Working Together for a Cleaner Environment

Wastewater professionals, lawmakers should steer policy toward stronger water recycling programs.
Working Together for a Cleaner Environment
The Miller’s Sewage Treatment Solutions team includes, from left, Jeremy George, Chris Schiewe, Josh Miller and Bernie Miller. (Photo courtesy of Miller Sewage Treatment Solutions)

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Association involvement:

I was nominated to run for a board position in 1996 and have served as many terms as possible with the limits set forth in our bylaws. I have been president and vice president at least a couple times, and have chaired the membership and cluster task force committee multiple times. In my 20-plus years in the association, I have also served on the legislative and conference committee.  

Benefits of belonging to the association:

I believe there are tangible and many less-tangible benefits to belonging to an association. This reminds me of a story I share with potential new members. It was the first conference I attended and hardly knew anyone there. I had just gone through the lunch line, found a table with an open spot and asked if I could join the group.

After introducing myself, I asked the two friendly brothers next to me what line of work they were in. They told me they were mostly excavators but did put in a few septics every year and enjoyed the conference, so they came every year for the fun. I then asked them where they mostly worked, and as it turns out it was in the area of a project I was working on. I explained that I was a project manager for an engineering firm and was working on a new church project in their area. I then asked if they might be interested in bidding the job. As it turns out, they got the job and it was their primary job for the whole year. So needless to say, networking was a big benefit for them.

Being involved and keeping a pulse on the industry is critical for a business to stay on top of the industry. Benefits that come to mind are networking, education, resources and friendships.   

Biggest issue facing our association right now:

Trying to identify what the association can do to better serve its members. The board members and people that are involved are always striving to be better and do more. As a board, we seem to have no shortage of ideas, but with a strong economy, no one on the board has the time to follow through with the ideas. It is apparent that we either need to be satisfied with what we are currently doing or hire additional staff to make these ideas a reality.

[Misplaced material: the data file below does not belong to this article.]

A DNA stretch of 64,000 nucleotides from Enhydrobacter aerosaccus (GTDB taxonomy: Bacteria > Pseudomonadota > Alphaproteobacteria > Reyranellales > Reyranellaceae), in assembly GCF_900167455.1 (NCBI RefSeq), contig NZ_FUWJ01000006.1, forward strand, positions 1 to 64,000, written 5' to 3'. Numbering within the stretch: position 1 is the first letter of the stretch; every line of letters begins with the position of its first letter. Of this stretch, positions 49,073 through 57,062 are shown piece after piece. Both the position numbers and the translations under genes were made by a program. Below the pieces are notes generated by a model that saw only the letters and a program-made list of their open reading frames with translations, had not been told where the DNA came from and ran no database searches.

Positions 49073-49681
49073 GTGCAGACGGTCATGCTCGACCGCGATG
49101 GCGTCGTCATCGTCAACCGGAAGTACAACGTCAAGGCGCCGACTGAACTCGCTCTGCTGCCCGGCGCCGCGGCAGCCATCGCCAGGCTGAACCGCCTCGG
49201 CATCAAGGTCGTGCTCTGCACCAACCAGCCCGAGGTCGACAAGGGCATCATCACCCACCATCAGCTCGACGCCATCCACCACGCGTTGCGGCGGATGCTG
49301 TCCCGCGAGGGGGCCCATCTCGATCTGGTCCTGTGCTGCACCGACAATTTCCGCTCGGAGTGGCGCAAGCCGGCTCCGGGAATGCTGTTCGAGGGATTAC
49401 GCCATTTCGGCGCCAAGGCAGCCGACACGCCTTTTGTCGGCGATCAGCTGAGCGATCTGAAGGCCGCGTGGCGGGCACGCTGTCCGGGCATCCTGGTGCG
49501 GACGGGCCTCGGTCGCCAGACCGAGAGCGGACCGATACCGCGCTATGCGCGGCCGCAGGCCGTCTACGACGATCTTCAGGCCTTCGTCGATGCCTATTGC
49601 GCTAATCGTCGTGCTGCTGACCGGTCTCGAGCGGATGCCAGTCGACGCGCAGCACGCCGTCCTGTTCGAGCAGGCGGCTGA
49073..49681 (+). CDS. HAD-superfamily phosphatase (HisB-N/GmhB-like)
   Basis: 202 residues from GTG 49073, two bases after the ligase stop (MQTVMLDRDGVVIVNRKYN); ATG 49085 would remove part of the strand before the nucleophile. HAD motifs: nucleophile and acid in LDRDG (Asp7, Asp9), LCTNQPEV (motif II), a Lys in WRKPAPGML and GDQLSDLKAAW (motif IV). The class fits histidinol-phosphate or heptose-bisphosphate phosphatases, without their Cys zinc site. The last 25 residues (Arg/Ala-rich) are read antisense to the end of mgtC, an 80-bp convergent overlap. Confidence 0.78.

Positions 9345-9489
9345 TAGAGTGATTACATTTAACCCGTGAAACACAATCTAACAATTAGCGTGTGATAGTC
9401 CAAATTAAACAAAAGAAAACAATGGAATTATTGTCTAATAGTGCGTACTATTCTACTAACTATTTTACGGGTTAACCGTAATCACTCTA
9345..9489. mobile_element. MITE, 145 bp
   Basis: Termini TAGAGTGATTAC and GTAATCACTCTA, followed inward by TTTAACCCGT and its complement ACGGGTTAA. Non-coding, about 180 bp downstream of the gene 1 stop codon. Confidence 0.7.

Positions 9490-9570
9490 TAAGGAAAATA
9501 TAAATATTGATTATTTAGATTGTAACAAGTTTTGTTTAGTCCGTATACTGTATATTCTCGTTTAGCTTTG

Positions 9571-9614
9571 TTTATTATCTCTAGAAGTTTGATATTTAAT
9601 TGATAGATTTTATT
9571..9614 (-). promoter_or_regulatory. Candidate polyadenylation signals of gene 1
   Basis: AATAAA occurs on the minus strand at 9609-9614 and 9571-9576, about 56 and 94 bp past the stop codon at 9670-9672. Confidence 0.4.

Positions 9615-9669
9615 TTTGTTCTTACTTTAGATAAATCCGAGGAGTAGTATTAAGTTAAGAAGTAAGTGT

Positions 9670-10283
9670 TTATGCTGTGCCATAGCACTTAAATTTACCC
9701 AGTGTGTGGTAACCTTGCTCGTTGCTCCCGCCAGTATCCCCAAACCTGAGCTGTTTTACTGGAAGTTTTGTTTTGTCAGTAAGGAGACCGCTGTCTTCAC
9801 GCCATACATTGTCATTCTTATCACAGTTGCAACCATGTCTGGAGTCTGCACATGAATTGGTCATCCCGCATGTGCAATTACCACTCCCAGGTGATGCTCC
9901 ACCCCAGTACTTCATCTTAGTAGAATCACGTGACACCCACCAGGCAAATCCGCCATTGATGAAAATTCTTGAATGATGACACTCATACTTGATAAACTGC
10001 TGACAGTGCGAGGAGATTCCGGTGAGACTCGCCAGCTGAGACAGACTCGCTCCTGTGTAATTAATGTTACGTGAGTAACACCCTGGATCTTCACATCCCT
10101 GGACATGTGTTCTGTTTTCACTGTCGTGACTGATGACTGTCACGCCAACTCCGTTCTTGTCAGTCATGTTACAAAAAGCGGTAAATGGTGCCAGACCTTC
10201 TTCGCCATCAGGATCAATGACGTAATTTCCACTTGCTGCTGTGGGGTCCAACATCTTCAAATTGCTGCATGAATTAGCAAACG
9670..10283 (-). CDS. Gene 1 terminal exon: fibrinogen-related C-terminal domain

Our crew includes:

  • Bernie Miller, designer, president/owner
  • Barb Miller, office support, vice president/owner
  • Jeremy George, site evaluator/inspector
  • Chris Schiewe, service and maintenance
  • Josh Miller, helper

Typical day on the job:

I spend most of my time in the office drafting, preparing design reports and talking with clients on the phone. Prior to having properly trained staff, I would spend my days in the fields and my evenings and/or nights making phone calls and completing septic designs. Having well-trained field staff has helped our business become more efficient and has allowed me to spend more time with family.    

Helping hands — indispensible crew member:

Jeremy George has worked for us for nearly 15 years. His willingness to work long, hard hours in some extreme conditions makes him an indispensable crew member. Chris Schiewe is following right in Jeremy’s footsteps with his willingness to work hard and dive into situations where most seasoned septic professionals would be hesitant.

The job I’ll never forget:

Upon doing a real estate septic tank inspection, we found the tank was full of syringes. As it turns out, the septic tank had not been pumped since the system was installed about 20 years ago, and the single woman who lived there was diabetic. The pumper we had lined up refused to pump the tank unless we came up with a way keep the syringes out of his pump truck. We ended up making a 15-inch-diameter screen with 1/4-inch holes. The screen did work, however it took lots of water and pressure to separate the sludge, hair and grease from the syringes. We bought a couple different pool nets to get the syringes out of the tank.